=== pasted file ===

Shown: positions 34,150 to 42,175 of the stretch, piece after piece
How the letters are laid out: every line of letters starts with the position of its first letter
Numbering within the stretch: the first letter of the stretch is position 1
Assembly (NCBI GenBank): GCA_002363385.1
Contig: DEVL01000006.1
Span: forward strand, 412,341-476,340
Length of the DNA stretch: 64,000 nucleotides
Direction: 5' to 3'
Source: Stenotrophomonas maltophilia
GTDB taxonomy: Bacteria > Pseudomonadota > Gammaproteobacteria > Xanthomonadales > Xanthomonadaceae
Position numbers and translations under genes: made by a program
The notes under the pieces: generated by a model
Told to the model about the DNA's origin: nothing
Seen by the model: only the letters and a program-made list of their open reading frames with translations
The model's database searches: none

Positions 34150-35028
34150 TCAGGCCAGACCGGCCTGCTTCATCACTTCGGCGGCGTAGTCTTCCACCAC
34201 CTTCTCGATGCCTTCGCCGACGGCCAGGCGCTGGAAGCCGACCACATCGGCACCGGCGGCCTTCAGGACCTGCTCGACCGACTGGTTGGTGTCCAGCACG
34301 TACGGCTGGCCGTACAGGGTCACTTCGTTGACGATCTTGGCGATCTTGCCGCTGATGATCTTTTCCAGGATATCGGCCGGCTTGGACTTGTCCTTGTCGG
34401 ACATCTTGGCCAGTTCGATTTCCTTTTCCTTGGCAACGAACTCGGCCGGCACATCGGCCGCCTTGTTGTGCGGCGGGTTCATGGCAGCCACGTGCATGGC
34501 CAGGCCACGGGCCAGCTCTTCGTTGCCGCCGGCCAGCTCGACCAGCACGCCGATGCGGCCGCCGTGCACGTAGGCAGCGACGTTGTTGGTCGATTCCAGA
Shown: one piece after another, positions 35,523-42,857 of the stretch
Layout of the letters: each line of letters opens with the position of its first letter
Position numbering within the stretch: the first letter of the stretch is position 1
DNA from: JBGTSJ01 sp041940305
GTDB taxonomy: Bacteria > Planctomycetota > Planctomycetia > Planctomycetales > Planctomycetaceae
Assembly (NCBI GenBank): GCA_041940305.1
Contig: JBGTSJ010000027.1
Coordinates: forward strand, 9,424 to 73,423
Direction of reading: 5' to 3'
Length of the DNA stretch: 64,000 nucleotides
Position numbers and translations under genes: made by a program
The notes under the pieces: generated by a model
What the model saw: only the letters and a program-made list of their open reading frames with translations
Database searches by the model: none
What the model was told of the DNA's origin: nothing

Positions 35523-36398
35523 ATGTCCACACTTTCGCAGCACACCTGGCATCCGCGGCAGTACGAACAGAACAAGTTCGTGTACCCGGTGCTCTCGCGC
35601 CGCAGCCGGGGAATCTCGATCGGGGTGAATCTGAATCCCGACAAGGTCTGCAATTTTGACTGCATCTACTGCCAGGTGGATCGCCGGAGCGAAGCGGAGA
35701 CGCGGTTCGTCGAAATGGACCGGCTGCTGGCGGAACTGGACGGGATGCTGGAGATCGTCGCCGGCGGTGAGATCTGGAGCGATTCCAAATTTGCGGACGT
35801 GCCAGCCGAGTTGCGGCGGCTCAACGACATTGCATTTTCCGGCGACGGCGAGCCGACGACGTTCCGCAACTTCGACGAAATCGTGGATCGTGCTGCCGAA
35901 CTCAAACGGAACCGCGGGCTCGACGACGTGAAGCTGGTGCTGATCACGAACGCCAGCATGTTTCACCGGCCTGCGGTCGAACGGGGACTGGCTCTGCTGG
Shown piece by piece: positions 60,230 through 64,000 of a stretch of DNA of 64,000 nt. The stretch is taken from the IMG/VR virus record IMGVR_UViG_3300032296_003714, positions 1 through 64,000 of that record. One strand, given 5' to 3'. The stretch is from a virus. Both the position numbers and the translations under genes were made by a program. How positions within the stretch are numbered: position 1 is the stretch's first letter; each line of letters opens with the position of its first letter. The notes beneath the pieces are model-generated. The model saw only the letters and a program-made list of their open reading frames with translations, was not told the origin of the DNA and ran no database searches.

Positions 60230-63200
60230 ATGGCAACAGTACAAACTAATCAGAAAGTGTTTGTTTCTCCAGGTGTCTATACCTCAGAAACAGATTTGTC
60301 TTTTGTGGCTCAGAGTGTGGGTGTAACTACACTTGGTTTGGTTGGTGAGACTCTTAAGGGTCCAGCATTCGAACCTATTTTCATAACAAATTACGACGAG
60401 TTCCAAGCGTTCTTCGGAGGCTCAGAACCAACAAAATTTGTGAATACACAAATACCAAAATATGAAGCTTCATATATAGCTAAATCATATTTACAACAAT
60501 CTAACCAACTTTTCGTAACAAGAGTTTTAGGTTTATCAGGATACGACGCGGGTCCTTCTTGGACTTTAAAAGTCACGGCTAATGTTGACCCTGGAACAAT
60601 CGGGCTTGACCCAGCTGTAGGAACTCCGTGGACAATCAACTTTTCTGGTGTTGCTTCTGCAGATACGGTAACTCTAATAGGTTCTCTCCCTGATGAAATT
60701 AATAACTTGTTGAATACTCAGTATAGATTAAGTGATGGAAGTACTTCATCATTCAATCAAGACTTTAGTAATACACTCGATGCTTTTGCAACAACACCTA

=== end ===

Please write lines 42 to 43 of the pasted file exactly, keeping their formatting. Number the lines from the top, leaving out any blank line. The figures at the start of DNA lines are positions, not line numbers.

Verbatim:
35901 CTCAAACGGAACCGCGGGCTCGACGACGTGAAGCTGGTGCTGATCACGAACGCCAGCATGTTTCACCGGCCTGCGGTCGAACGGGGACTGGCTCTGCTGG
Shown piece by piece: positions 60,230 through 64,000 of a stretch of DNA of 64,000 nt. The stretch is taken from the IMG/VR virus record IMGVR_UViG_3300032296_003714, positions 1 through 64,000 of that record. One strand, given 5' to 3'. The stretch is from a virus. Both the position numbers and the translations under genes were made by a program. How positions within the stretch are numbered: position 1 is the stretch's first letter; each line of letters opens with the position of its first letter. The notes beneath the pieces are model-generated. The model saw only the letters and a program-made list of their open reading frames with translations, was not told the origin of the DNA and ran no database searches.